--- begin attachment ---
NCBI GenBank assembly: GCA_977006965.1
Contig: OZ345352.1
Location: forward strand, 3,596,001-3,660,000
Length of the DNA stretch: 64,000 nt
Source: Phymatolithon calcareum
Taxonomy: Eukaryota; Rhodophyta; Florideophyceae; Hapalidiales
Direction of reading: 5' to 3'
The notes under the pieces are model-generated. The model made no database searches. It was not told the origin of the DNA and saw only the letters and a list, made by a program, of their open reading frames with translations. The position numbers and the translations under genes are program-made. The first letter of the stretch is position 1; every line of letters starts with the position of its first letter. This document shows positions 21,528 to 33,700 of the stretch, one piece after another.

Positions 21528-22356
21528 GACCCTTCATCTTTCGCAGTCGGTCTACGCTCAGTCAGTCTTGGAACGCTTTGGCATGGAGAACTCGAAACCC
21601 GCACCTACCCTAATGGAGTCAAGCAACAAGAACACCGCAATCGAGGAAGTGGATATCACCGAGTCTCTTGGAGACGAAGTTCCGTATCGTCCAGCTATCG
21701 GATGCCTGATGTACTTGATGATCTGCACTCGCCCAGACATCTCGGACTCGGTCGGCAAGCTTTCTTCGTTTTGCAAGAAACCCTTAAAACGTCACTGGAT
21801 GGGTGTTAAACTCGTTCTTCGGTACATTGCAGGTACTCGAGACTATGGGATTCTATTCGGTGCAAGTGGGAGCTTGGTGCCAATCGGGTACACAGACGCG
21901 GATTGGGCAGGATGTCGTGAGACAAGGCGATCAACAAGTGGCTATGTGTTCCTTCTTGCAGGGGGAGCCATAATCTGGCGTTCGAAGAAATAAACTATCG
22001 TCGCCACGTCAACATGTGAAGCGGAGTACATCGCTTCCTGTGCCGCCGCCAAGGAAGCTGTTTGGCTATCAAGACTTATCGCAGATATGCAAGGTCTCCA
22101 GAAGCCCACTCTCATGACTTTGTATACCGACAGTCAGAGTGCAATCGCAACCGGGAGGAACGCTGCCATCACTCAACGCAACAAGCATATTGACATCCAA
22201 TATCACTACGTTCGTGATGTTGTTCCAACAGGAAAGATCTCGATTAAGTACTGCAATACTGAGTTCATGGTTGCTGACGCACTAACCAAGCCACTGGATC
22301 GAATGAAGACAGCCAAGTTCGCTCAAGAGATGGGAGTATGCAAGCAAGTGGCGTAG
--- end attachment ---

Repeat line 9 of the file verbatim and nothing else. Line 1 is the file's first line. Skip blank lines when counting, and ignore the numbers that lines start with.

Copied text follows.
Positions 21528-22356